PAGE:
Hydration is the concept of sending static html to the client on first load, then re-attaching event handlers so that the virtual-dom can be used for subsequent changes to the page based on the event loop being triggered. I’ve implemented it a couple of times before, and recently at work we were playing with hydration in a React app, so I got inspired to add it to Derw. In the gif below, the page is loaded first, events re-attached when the js is loaded, then I click on the button triggering one of those events. A couple of examples can be found here and here.
I planned for a while to add do-notation to Derw, but wasn’t quite sure how it should look. Now I’ve added it to functions, with the idea of being able to do side-effectful things in a particular place rather than anywhere. For now do-notation doesn’t behave that differently from let..in, except it allows you to have top level expressions which run without assigning a value. You can also combine it with let..in. The long term plan is to run everything in a do..return inside an async/await function, but I haven’t yet decided how that should work. So to begin with, I’ve just added the syntax to see how much I like it before moving on with the underlying code.
Adding a template generator
Passing down the parent scope type arguments
When you define a function via a let within another function, the parent function’s type arguments will be used in the nested function. To put that simply:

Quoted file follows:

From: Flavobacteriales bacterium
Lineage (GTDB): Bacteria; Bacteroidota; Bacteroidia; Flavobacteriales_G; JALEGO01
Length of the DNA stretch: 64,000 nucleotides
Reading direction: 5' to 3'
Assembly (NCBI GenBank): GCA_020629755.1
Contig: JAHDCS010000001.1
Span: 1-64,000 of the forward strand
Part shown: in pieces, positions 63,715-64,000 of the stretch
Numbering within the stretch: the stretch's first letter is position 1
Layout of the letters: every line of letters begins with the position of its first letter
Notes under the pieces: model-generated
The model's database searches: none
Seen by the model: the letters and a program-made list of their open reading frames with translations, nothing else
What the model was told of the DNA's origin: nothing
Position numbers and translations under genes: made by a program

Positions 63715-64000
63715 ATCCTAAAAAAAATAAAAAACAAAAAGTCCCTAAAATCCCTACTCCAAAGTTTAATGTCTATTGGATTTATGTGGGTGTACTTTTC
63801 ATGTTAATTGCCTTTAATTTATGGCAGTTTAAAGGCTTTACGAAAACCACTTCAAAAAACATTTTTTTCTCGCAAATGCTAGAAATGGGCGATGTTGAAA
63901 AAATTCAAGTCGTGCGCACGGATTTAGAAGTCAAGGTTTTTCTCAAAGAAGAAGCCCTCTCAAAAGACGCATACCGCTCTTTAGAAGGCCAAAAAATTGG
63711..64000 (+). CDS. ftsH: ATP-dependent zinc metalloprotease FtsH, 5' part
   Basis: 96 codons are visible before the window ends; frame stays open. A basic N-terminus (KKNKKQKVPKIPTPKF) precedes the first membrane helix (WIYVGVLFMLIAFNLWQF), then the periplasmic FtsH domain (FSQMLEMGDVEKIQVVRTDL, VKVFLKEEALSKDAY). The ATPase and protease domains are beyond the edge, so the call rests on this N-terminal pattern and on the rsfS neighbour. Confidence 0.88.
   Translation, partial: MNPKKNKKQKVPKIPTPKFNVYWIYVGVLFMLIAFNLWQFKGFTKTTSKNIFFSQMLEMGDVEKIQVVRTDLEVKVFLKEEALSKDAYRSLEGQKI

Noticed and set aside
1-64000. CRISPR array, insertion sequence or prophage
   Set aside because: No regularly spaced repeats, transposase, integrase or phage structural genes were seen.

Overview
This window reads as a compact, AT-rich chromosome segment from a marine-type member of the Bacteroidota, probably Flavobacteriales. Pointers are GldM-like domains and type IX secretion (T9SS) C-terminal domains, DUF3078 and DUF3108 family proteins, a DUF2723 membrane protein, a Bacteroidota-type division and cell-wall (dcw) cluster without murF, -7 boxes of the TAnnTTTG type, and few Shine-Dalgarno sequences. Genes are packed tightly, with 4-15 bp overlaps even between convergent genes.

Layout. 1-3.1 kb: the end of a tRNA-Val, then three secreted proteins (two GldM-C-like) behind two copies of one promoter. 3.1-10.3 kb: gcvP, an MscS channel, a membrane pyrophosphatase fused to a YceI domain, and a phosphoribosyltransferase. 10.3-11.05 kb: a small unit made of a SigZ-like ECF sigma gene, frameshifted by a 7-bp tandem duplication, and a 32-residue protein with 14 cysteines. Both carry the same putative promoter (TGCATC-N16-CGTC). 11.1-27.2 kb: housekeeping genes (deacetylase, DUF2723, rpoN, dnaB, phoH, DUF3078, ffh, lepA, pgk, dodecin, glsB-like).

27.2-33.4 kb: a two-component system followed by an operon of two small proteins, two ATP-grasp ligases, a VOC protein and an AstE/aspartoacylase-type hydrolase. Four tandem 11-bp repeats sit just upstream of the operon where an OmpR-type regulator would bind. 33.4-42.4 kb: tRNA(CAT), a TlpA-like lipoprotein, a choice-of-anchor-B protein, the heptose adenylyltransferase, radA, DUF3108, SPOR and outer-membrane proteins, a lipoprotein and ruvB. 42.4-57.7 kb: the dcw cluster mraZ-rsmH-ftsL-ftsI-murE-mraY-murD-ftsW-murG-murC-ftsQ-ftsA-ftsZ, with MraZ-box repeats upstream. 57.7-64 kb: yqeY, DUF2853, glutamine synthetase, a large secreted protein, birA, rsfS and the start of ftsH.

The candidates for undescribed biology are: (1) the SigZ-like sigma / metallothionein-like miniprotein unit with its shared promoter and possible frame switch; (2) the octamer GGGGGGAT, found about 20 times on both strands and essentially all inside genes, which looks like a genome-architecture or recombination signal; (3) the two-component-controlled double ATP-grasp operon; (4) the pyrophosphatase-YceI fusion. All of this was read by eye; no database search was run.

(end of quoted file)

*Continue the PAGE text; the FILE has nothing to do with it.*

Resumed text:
isTrue: Maybe a -> boolean isTrue value = let innerFunction: a -> boolean innerFunction y = ... in ...
The type of `a` for `innerFunction` would be the same as the `a` for `isTrue`. This helps make well-typed functions within lets.
Repl + Loop
I had a need at work to build a TUI to modify some our JSON configuration files. I’d like Derw to be not just used for web apps, but for tooling and server code too. So I wrote a wrapper around readline in a package called repl. There’s an example usage there, but basically it follows the old Elm StartApp structure that I used when writing server-side Elm: model, update, view. As I was writing repl I realized that I also needed a generic loop that could be used for wrapping more use cases in the future, so I made loop. Loop is aimed at providing a structure to start from when working with an immutable workflow, along with a send function for doing async stuff.
Test runner improvement: only fails
Derw’s compiler currently has 1272 tests, over 106 files. Bach, the test runner I use, defaults to logging when each test is run and a table at the end of each test file and how many tests failed or passed within that file. When working with failing tests, it can be hard to spot which of the files is failing. So I added a flag `—only-fails` that will only print failing tests and only show failing tests in the table. This also works from `derw test`